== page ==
Verizon beat quarterly profit estimates on Tuesday on the back of lower costs and a surprise rise in wireless subscribers as efforts to grow its enterprise customer base and super-fast 5G network paid off.
The No. 1 U.S. telecom firm by subscribers also announced it was doing its own tests on sites identified by a damning Wall Street Journal report on lead cables abandoned over decades by telecom firms. Results may take several weeks, Verizon said.
“As a result of the age of this infrastructure and the history of the industry, records are incomplete as to exactly how much of the cable on our network has lead sheeting,” said finance chief Anthony Skiadas, adding that it was “far too soon” to make any projection on the potential financial impact.
Verizon shares were trading 0.9% higher. They are still down about 5% since the July 9 Wall Street Journal report, which also named AT&T among firms that left behind the potentially toxic lead cables.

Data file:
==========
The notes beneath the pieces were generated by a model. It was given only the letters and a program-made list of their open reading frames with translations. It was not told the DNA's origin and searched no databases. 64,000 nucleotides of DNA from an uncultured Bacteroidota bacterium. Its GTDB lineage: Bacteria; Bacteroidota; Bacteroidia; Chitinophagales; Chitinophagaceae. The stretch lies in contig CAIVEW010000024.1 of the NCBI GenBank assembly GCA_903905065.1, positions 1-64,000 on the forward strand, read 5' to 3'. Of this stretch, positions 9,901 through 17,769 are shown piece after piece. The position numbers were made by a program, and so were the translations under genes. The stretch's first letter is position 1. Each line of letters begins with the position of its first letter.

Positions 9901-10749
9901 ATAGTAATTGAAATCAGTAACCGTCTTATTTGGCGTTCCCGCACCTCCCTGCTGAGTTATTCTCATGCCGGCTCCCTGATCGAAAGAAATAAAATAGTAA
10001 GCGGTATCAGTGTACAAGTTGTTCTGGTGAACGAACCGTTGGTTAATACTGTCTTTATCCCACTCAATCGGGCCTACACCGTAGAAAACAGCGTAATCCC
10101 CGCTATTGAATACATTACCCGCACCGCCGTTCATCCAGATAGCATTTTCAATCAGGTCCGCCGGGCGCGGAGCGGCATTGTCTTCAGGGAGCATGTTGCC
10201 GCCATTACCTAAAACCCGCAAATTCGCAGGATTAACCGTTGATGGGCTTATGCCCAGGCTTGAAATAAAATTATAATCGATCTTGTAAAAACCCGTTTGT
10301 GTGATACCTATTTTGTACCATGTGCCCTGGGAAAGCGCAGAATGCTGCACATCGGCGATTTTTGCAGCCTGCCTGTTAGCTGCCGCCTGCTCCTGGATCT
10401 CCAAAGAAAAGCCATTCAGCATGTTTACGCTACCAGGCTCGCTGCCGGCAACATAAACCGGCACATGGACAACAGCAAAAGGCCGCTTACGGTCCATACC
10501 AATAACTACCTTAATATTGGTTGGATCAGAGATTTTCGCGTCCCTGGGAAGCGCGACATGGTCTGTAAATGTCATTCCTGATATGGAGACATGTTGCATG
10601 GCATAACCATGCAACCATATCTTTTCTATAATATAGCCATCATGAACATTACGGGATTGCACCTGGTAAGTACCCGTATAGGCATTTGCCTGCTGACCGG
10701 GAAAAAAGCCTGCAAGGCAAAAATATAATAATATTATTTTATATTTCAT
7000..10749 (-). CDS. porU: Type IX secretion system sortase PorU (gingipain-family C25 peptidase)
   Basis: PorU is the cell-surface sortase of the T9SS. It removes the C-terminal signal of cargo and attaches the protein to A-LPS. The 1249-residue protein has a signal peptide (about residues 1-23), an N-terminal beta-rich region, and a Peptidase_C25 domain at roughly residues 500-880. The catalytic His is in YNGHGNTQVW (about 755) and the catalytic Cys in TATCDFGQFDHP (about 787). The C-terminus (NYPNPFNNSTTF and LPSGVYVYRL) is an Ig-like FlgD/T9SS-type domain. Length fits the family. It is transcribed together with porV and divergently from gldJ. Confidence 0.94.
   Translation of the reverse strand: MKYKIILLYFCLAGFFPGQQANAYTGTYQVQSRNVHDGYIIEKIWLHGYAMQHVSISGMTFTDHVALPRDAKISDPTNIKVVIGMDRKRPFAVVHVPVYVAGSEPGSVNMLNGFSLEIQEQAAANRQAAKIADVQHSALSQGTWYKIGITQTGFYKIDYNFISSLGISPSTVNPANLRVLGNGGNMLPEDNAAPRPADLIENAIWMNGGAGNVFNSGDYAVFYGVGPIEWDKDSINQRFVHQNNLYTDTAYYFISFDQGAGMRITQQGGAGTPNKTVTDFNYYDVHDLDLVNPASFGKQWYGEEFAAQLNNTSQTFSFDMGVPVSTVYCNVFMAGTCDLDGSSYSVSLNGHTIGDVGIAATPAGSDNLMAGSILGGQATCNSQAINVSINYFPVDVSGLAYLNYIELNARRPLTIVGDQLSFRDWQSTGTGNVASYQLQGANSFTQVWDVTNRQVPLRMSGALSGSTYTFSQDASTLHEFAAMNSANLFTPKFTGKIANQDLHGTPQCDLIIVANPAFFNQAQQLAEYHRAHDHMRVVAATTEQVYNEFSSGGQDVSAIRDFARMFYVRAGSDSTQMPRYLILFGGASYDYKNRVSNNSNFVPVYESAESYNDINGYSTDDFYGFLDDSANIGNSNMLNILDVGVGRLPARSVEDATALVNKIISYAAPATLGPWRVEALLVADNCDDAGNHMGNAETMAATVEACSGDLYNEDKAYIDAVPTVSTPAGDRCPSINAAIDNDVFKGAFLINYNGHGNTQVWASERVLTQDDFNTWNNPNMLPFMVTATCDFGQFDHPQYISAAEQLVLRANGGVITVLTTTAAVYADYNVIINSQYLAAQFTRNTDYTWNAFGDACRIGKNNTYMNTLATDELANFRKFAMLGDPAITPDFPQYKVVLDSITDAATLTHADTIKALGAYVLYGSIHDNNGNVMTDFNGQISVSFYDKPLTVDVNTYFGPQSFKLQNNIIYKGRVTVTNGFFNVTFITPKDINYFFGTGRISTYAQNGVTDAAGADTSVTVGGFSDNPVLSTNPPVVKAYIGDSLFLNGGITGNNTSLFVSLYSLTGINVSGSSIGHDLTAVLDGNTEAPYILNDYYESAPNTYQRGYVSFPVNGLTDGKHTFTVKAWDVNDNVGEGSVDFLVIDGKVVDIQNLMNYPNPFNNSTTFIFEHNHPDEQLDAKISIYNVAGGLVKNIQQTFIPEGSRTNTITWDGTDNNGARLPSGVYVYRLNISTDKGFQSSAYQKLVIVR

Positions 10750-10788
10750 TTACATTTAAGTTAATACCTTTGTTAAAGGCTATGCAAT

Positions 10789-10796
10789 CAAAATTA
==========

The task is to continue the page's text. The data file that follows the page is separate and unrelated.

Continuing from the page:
“It’ll remain a cloud over the industry until someone can provide credible evidence of the financial or environmental impact,” Hargreaves Lansdown analyst Matt Britzman said.
Still, Verizon’s second-quarter results showed some signs that the company was recovering after a tough 2022, when cheaper offerings from rivals including T-Mobile slammed its growth.
The company, whose plans typically cost more than its peers, added 8,000 net monthly bill-paying wireless phone subscribers in the three months to June, defying expectations for a loss of 11,000, according to Factset.
Most of that was driven by continued strength in its enterprise-focused business, which reported postpaid phone net additions of 144,000 in the quarter.
Free cash flow, a metric closely watched by investors to help determine dividend payouts, came in at $5.6 billion, above estimates of $5.05 billion, according to Visible Alpha.
Total revenue fell 3.5% to $32.6 billion, missing analysts’ estimates of $33.24 billion, according to Refinitiv data.
Adjusted profit was $1.21 per share, above expectations of $1.16.
Consolidated operating expenses for the second quarter were $25.4 billion, down 3.3% year-over-year. Reuters